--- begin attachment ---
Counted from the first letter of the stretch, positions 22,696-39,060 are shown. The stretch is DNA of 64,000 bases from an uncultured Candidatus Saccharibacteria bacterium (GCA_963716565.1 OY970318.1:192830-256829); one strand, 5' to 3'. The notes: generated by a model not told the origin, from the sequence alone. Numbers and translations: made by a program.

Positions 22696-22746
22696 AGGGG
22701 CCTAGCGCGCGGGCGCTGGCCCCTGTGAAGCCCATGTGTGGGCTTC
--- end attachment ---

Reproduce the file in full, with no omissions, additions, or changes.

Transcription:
Counted from the first letter of the stretch, positions 22,696-39,060 are shown. The stretch is DNA of 64,000 bases from an uncultured Candidatus Saccharibacteria bacterium (GCA_963716565.1 OY970318.1:192830-256829); one strand, 5' to 3'. The notes: generated by a model not told the origin, from the sequence alone. Numbers and translations: made by a program.

Positions 22696-22746
22696 AGGGG
22701 CCTAGCGCGCGGGCGCTGGCCCCTGTGAAGCCCATGTGTGGGCTTC